Don't ever say the word "mommy blogger." Just don't. Not everyone becomes a mom or even writes about their children. They are, however, women who have an incredible amount of influence over the marketplace. When you refer to any type of blogger as a "mommy blogger" you are communicating to them you don't respect or understand their profession. I know it gets repeated over and over again in the media, but just know they hate it. Saying "mom blogger" is fine if that is what they do. Just leave off the y.

The blogger is in the driver's seat. Please refrain from telling a blogger what to do. Once you venture into the realm of telling an influencer what to do with their platform, you could be come dangerously close to insulting them, OR they will send you an invoice because that is a different relationship. Don't forget that they don't work for you, and they know more about how to utilize their unique platforms to give a brand promotion. Don't act as if you know more than them about their audience. Maybe you wanted an Instagram post but they gave you a Facebook update instead. Or maybe you become part of a bigger post about an industry concept they want to expand on. Whatever it is, you are going for a ride and you have no control over the destination unless you pay for it. Just be thankful.

Share the love. If an influencer creates content for you, it's customary for you to thank them by sharing their content on your social media platforms. So if you see a tweet, retweet it. If it's a share on Instagram, you can use Repost to promote it on Instagram. And if they write an actual post for you, you should promote it on 1-2 of your social platforms to say thank you.

There is nothing wrong with paying for sponsored posts. Are you hung up on paid media vs. earned media? Just stop. Paid media is perfectly acceptable now. In fact, if you aren't including some paid media with bloggers in your marketing plans this year, you are missing out. The No. 1 reason consumers trusts blog advice is because their past recommendations have been spot on. When fans analyze their favorite blogger, they don't automatically think about all the money clouding their judgment. They trust them because they haven't been let down. It's very unlikely that a blogger will promote your product if they don't actually like it, because once a blogger loses that trust, they lose EVERYTHING. Therefore, think about it...they aren't for sale.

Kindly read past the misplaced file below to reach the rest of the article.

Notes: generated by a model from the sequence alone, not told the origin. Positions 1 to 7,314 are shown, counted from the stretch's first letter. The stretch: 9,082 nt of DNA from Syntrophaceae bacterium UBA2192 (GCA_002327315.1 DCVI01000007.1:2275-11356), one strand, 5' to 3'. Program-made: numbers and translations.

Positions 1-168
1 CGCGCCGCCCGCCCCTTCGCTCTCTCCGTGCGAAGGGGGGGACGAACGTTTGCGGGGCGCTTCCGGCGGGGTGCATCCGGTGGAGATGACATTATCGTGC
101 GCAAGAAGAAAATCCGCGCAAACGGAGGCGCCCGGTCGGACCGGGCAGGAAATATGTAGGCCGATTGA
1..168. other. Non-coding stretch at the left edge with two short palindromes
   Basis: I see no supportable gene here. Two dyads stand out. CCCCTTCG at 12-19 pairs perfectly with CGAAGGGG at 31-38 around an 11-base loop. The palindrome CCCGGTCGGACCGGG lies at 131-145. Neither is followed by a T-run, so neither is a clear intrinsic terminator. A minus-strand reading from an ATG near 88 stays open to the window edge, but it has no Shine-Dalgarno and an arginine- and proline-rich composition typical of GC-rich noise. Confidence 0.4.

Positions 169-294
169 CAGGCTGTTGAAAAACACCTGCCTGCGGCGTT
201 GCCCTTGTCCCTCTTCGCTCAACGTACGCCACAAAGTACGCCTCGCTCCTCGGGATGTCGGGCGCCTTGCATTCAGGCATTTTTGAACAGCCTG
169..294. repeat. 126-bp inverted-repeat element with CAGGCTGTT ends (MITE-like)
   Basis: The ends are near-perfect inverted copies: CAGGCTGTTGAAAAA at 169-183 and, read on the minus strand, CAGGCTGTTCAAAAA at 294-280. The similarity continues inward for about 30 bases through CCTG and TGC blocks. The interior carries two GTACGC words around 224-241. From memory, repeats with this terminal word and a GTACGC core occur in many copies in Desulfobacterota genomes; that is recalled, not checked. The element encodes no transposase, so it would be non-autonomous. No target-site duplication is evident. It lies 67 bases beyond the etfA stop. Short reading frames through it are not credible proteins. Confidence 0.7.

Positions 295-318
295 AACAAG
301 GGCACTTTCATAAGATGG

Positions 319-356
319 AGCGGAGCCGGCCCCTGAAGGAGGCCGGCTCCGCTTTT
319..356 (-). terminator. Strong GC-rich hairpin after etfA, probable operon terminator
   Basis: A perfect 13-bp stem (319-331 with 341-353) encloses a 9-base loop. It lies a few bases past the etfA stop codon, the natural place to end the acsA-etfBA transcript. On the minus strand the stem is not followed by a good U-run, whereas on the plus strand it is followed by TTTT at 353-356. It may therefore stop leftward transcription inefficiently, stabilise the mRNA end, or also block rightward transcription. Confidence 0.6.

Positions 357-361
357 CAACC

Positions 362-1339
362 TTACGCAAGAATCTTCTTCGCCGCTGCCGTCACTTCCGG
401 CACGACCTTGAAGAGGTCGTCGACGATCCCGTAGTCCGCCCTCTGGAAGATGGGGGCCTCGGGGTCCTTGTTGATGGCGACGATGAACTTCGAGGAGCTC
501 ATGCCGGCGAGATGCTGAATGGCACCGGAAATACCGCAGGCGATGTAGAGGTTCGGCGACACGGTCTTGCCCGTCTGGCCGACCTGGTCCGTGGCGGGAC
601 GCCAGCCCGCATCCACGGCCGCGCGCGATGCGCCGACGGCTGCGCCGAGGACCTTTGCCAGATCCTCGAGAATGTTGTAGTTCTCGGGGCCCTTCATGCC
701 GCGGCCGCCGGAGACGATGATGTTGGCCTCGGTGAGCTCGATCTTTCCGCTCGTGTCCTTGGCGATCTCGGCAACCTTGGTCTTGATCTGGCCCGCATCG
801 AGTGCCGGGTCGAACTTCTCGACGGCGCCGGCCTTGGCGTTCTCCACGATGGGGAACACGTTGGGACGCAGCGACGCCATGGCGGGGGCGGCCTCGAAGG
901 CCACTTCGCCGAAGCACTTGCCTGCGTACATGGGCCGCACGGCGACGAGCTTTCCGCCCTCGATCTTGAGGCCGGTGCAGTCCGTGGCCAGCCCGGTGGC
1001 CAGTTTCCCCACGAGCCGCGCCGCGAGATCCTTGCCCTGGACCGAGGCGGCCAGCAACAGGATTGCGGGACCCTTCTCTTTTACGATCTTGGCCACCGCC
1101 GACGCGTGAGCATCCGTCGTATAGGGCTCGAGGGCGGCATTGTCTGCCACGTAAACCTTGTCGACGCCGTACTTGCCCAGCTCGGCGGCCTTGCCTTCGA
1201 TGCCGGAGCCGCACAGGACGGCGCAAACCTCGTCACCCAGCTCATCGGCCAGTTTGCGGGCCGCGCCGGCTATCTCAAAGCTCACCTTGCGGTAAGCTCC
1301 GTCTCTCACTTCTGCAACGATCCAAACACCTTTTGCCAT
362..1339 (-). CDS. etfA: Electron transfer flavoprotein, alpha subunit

Bloggers love stories about people and inspiration. Ingredients are very important, but so are stories. And if your audience is primarily women, you need to have some interesting substance in addition to facts. Bloggers are storytellers, so give them some ammo. Give them something juicy and inspiring. Introduce them to your staff, and get to know each other.

Okay, so now that you know, do better. Think of some ways you can engage that blogger when they come to your booth asking you about your new products. Tell them a story, ask them about how to work with them, respect their profession, give them a special bag of products, and get to know them. I promise you the relationship you create will be of great value to you in the future.

Leah Segedie is the founder of the Mamavation community, blogging network and ShiftCon Social Media Conference, as well as a food activist and social media consultant.